San José, Costa Rica, since 1956

Panama’s Martinelli outlines efforts against crime, drug trafficking

WASHINGTON – Panamanian President Ricardo Martinelli says his nation has made enormous strides in the fight against corruption, crime and drug trafficking in the two years since his May 3, 2009, landslide election victory.

Speaking to a packed crowd April 29 at Washington’s Woodrow Wilson International Center the day after meeting with U.S. President Barack Obama at the White House, Martinelli said his no-nonsense “law and order” approach has yielded impressive results.

“This is the first time Panama has ever been run by a businessman,” said the 59-year-old Martinelli, a self-made millionaire and chairman of Panama’s Super 99 grocery chain. “Usually in Latin America, the politicians become businessmen after they leave office, but this was the other way around.”

Martinelli was visiting the United States in order to urge the White House and Congress to push for a free-trade agreement between the two countries, which – if passed – would dramatically increase U.S.-Panamanian trade and attract foreign investment, he said.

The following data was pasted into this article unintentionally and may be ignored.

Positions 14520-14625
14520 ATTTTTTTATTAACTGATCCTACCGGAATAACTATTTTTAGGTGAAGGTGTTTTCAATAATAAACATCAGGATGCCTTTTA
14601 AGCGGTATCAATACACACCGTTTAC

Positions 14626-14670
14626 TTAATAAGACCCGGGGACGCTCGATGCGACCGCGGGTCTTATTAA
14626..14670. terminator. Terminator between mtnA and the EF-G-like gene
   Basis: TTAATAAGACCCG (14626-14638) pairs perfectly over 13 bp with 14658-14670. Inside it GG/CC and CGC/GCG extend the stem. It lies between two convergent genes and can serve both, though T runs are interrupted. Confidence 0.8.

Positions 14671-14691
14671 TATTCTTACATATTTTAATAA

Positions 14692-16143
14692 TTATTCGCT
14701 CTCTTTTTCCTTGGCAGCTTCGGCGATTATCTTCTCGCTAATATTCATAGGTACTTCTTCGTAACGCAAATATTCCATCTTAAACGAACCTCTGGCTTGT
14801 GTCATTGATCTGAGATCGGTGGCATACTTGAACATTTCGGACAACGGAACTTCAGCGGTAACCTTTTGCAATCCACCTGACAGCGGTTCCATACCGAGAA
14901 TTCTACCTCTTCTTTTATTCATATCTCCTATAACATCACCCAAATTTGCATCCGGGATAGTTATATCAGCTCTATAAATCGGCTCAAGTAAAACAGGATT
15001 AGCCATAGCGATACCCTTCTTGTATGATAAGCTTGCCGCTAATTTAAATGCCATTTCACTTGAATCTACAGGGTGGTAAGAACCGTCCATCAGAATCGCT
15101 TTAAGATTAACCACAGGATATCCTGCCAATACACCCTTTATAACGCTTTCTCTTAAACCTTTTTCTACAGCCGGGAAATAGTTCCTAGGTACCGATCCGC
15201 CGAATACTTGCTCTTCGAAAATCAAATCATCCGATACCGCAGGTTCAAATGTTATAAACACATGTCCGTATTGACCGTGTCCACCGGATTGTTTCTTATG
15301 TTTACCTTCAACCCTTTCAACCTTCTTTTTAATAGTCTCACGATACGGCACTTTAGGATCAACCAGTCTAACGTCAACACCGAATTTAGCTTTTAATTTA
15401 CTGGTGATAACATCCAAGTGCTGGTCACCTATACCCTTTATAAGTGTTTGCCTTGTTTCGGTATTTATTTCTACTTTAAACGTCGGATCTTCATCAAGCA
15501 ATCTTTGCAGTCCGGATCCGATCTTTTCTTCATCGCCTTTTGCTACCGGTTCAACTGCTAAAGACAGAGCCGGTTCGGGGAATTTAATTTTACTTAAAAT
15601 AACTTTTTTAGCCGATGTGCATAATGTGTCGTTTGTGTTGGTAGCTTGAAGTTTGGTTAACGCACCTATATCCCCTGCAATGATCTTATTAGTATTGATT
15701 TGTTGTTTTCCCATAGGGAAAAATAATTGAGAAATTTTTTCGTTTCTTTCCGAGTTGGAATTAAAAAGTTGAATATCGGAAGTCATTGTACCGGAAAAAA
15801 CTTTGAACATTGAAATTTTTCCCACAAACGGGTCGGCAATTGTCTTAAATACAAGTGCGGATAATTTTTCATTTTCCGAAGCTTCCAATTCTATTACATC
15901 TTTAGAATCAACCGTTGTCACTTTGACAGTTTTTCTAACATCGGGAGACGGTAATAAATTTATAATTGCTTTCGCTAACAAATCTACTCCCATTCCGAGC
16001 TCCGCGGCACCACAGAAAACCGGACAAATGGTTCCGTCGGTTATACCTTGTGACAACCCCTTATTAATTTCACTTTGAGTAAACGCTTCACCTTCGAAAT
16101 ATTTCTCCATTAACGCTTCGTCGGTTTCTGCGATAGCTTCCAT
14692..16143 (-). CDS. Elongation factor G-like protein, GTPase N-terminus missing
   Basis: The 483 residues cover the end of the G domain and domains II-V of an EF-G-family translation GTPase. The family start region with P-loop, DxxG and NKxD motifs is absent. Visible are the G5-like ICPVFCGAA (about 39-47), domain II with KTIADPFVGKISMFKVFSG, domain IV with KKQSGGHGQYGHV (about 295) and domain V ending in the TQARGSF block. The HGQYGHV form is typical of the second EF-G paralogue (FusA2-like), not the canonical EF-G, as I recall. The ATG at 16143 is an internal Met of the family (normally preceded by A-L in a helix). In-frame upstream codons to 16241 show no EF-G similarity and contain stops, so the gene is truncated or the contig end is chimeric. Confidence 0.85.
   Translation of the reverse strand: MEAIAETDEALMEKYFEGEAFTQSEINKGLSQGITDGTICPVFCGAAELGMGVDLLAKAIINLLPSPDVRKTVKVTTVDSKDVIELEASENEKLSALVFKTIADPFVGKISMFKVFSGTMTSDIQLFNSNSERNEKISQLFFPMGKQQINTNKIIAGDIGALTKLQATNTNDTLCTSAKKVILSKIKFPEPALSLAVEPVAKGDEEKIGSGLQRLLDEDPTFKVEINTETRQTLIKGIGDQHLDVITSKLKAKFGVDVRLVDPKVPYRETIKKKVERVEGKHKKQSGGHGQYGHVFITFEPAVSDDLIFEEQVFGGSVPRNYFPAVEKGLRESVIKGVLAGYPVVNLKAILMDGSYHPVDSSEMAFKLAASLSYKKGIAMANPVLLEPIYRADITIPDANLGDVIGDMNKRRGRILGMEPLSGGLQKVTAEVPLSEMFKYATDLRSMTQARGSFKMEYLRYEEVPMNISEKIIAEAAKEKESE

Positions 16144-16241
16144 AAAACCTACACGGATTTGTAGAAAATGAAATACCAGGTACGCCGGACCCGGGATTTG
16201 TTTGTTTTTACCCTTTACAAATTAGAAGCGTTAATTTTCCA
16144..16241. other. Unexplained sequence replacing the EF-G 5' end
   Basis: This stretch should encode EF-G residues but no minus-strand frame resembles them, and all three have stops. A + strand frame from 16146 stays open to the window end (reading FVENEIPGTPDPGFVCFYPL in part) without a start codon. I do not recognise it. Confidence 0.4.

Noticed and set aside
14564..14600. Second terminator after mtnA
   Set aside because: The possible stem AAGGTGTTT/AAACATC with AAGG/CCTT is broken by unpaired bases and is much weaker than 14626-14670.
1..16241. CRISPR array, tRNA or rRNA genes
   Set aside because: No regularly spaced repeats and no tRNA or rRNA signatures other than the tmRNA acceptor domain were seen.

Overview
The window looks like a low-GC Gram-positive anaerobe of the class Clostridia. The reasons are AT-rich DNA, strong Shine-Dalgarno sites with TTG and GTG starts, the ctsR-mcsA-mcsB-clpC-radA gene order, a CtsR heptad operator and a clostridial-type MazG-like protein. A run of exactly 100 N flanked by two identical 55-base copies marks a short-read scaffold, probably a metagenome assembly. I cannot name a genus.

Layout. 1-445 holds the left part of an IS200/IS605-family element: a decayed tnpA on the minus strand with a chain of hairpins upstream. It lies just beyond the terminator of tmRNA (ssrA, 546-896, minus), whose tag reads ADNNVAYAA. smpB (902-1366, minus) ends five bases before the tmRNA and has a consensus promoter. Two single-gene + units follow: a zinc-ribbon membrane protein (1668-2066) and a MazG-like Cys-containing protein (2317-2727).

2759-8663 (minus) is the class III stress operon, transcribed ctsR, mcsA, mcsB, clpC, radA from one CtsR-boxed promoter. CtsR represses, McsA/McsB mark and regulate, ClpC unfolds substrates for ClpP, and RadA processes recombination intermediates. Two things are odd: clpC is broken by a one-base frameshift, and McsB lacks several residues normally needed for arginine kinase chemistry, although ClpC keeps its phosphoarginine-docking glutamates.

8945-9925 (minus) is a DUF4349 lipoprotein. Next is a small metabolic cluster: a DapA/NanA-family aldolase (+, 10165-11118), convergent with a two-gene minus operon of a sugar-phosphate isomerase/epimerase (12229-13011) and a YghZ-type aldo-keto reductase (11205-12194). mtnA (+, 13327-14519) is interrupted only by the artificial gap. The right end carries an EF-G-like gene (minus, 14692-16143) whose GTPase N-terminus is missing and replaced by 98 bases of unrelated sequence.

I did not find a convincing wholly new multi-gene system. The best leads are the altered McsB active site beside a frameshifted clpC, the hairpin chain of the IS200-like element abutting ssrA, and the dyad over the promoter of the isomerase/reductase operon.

“We don’t expect any difficulty at all getting it approved. I believe it will go through in the next 60 to 90 days. It’s a no-brainer. I don’t see how little Panama can hurt the U.S. job market. On the contrary, it will create more jobs for the U.S. economy.”

The president boasted that his government has cracked down on price-fixing, illegal kickbacks, tax fraud and corruption within Panama’s police force – a problem that seems to have grown with the arrival of thousands of foreign workers taking advantage of Panama’s rapidly expanding economy, which grew 9 percent last year.